For millions of Americans battling obesity, the biggest obstacle to weight loss and wellness is not whether they can stick to a diet or exercise regularly, but overcoming the bias they encounter at their own doctor’s offices.
From blood pressure cuffs and scales designed for adults who do not have obesity, to the lack of resources and limited advice from doctors, patients with obesity often feel abandoned and stigmatized by a medical system that isn’t properly educated about long-term, scientific-based treatment therapies for obesity.
“An overwhelming percentage of my patients report experiencing some form of mistreatment within our current health care system, whether that be outright shaming or dismissal of obesity and related medical problems,” said Jenny Seger, MD, FOMA, an obesity medicine physician from San Antonio, Texas. “To have obesity in America often makes individuals the target of bullying and mistreatment. I believe it is the last acceptable form of discrimination in this country.”
One of Seger’s patients, Marissa Helm from San Antonio, summed up the frustration many patients feel.
“One of my primary frustrations about my weight loss is that it took so long for a doctor to give me the information and education I needed to make the right choices about my diet and exercise,” she said. “It’s not like I had only been a little overweight for a short period. I had obesity for over a decade, and none of my doctors—general practitioners, OB/GYN, rheumatologist, etc.—ever gave me any information like what Dr. Seger provided.”
Seger is a member of the Obesity Medicine Association, a group of clinicians specially trained in treating obesity using a scientifically proven approach.
The Obesity Medicine Association this week released a set of obesity guidelines to better prepare health care providers to treat patients with obesity. Seger is one of many obesity medicine clinicians who co-authored these obesity guidelines, titled the Obesity Algorithm.
The 2017 Obesity Algorithm is the latest version of the association’s obesity guidelines, published originally in 2013 and updated yearly since then. Key updates in the 2017 version include advice on non-stigmatizing language doctors can use with patients as well as specific guidelines for patient-friendly furniture and office equipment.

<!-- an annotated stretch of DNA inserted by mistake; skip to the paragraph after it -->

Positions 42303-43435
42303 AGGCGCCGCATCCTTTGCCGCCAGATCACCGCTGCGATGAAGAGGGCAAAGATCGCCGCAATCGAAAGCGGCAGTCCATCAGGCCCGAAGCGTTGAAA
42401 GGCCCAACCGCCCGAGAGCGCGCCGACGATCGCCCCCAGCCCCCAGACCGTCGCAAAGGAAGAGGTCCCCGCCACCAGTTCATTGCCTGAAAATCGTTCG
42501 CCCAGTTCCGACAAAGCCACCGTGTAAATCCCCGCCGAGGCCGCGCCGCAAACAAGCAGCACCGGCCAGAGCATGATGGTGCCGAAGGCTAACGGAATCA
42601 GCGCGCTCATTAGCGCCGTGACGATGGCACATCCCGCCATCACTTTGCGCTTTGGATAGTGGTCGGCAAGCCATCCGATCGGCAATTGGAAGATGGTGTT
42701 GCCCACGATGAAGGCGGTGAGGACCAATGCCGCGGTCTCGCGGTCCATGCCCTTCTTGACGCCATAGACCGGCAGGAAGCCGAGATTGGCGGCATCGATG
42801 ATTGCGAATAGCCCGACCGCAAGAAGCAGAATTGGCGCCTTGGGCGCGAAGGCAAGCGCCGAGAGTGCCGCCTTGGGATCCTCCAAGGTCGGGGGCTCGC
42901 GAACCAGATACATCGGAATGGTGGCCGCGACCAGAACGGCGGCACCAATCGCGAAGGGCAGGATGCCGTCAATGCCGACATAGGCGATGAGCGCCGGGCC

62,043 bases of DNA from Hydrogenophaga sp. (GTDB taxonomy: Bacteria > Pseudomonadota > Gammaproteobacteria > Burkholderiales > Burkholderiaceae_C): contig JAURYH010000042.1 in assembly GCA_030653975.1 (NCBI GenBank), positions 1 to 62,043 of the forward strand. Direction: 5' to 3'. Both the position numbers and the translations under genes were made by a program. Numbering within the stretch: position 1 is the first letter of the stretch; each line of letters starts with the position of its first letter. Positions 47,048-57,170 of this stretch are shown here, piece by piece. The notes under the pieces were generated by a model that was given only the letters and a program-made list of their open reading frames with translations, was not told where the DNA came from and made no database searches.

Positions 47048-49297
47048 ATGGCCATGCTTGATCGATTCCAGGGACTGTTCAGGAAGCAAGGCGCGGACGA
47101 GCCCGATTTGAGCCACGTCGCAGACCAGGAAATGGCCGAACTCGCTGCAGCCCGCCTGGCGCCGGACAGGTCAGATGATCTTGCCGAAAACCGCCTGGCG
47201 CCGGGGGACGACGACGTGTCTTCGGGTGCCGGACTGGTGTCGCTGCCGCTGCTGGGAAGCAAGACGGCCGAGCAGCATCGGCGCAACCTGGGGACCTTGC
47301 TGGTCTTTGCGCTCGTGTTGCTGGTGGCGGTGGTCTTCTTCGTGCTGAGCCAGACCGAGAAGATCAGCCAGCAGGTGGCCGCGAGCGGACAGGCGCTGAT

“Clinicians and staff should be trained to avoid hurtful comments, jokes, or otherwise being disrespectful, as patients with obesity encounter this type of bias everywhere else,” said Harold Bays, MD, an obesity medicine physician from Louisville, Ky., and a co-author of the Obesity Algorithm.
Bays and his co-authors compiled a list of positive office-space recommendations, such as: providing sturdy‚ armless chairs and extra-large patient gowns. The obesity guidelines advise that physician offices be equipped with large adult blood pressure cuffs or thigh cuffs for patients with an upper-arm circumference greater than 34 cm and weight scales with the capacity to measure patients who weigh more than 400 pounds.
“Weight loss is among the most common New Year’s resolutions for patients who have obesity and who want to improve their health,” said Bays. “To help providers better meet the needs of their patients with obesity, especially when patients make health resolutions, we intended to provide clinicians with a unique resource that is comprehensive in context, scientifically based with substantial updates, and highly focused on the practicalities of clinical obesity management.”
The Obesity Medicine Association believes so strongly in this mission, they make the Obesity Algorithm available for free to any health care professional.
Additional updates to the 2017 Obesity Algorithm include the science and function of hormones that control digestion, an expanded section on FDA-approved surgical procedures, an increased focus on nutrients after bariatric surgery, and the importance of bacteria in the digestive system. Obesity genetic syndromes are also discussed.
“We have attempted to clarify some of the more sentinel and challenging topics in obesity medicine, including the obesity paradox—where someone can have excess weight or obesity but still be metabolically healthy,” said co-author Craig Primack, MD, FOMA, an obesity medicine physician from Scottsdale, Ariz. “We also included body composition and energy expenditure assessments, as well as a description of many of the most common diet patterns.”
Click here for more information or to download a free copy of the 2017 Obesity Algorithm.